Self Sustaining Spam Stopper

I’ve been poking at a plugin on this site for a while that stops spam without sending the contents of comments to an external service for processing.

It’s not that using an external service is the wrong approach—it’s obviously a more powerful approach and likely to be more effective in many cases—I’ve just always found it annoying that spam has had that much control over us for so long.

Things have been working well enough for quite a while. It’s blocked somewhere around 4000 spam comments in the 6 months, blocked 0 false positives, and allowed a small handful (~5) through. I’m confident enough in it now for this site that I may now add a filter to auto-delete spam comments.

What’s really funny to me is that this is a simple honeypot with a couple lines of JavaScript that wait a second before clearing one of the prefilled form values.

If a bot is using wp-comment-post.php to submit the comment without checking form field names first, which most are, it fails.

If a bot grabs the HTML, looks for a form, and submits it in under 1.5 seconds, which most others seem to do, it fails.

If a bot actually loads a full browser session and waits for JavaScript to load, it passes. Luckily, not many bots do that!

I’ve also hacked in some support for Contact Form 7. A similar honeypot can be added to any form with the custom [ssss] field. That’s only been up on the Happy Prime contact form for a couple days, but our stream of spam email has gone to zero. This is very pleasant.

All of this is to say that you too can easily try Self Sustaining Spam Stopper! It’s been so long since I’ve submitted a plugin to the WP plugin repo and I’ve kind of missed the fun. It’s also such a great way to deploy open source plugins to many sites across multiple hosts at once, especially now that WordPress supports auto updates for plugins.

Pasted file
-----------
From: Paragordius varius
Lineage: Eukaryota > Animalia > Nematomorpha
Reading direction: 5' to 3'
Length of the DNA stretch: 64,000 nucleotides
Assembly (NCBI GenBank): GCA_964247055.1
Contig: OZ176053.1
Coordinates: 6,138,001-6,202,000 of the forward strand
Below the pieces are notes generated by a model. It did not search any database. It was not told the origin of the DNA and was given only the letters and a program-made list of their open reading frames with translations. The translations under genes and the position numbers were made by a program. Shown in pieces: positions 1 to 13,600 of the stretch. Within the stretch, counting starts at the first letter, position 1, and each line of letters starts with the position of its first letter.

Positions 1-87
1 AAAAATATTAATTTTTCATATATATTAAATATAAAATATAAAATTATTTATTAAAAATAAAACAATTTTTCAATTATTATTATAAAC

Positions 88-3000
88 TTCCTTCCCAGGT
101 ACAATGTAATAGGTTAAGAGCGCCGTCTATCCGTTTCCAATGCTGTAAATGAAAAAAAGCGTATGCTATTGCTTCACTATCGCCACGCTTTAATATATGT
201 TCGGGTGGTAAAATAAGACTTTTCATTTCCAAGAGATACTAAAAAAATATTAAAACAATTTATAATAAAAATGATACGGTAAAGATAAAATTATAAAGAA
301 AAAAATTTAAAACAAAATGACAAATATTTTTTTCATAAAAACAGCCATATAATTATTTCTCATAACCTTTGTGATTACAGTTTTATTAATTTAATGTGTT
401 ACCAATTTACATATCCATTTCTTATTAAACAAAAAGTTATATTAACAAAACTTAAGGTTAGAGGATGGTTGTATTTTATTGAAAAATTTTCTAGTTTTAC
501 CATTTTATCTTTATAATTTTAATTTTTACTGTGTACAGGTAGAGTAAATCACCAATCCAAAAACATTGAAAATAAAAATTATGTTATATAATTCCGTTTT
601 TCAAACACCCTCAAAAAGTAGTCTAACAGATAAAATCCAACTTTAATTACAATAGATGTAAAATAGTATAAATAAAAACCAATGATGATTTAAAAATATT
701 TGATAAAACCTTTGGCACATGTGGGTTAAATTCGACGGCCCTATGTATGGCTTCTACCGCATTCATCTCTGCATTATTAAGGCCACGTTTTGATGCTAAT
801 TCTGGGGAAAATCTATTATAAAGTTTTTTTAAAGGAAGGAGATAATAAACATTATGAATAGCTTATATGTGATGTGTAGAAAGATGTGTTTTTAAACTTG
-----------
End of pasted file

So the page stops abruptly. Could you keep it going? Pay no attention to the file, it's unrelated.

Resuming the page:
Check it out if you’re looking for an alternative. Let me know what I’ve missed. Open up an issue if you have suggestions!

Thoughts for the week’s end

Crisp mornings this week! I don’t think we went on a single walk without jackets.

This may sound silly, but it’s my blog and I’ll sound silly if I want to.

I’m sipping on some Nuvo coffee (a light roast, I forget which) that I made in a moka pot mixed with a shot of Green Spot Irish whiskey and it’s one of the most pleasant things I’ve consumed.

Happy fall, indeed.

I’ve recently switched from espresso in the afternoons to the moka pot and was happy that my “recipe” from 2018 held up. I’ve enjoyed light roasts, medium roasts, dark roasts—every single cup has been excellent. This is so very strange to me because I used to be horrible at making coffee in the moka pot.

The above is an example of how my eating and drinking habits work in patterns. I’ll have the same coffee using the same method for an entire year until one weird thing makes me switch for a day and then I’ll do that until… etc.

I’ve been having fun with Scott’s Name That Tune series on YouTube even though I’ve proven to be horrible at it so far. I know almost all of the songs after the fact, but there’s something about trying to guess the song that makes me draw blanks.

As someone who is exactly in the same age bracket, I also appreciate the commentary on various songs from the 90s and aughts. I may spend the next week working through some throwback playlists.

For a long while I’ve joined a regular Zoom meeting for which I don’t have a clickable link. Instead, I’ve hunted through my email for the meeting ID each time.

Every time I did this I wished there was a list in the Zoom UI of previous meetings so I could just select it and go.

Turns out there is this list, I had just never actually tried to click the down arrow on the meeting ID field. 🤦🏻‍♂️

A new to me fact that blew my mind a month or so ago was that a 1km3 cloud contains about 1.1 million pounds of water.

According to more napkin math, that’s somewhere around 4 to 5 times more water than a good water drinker will consume in their lifetime.

You’re welcome.

We’ve been cruising through Halt and Catch Fire finally. It’s a show I’ve wanted to watch for a while, but hung just out of grasp when making show decisions for the last few years.

It’s very fantastic and I love the characters and the reminiscing and some of the insights into 80s tech that I lived through, but only as the child who got to play the games and write the most BASIC of programs.

It also suffers from AMC syndrome. If that’s a thing. Episode 8 of every season feels like the season finale and it’s done so excellent. And then so much time is spent setting things up for the next season that you wonder why they don’t just have 8 episode seasons instead of 10.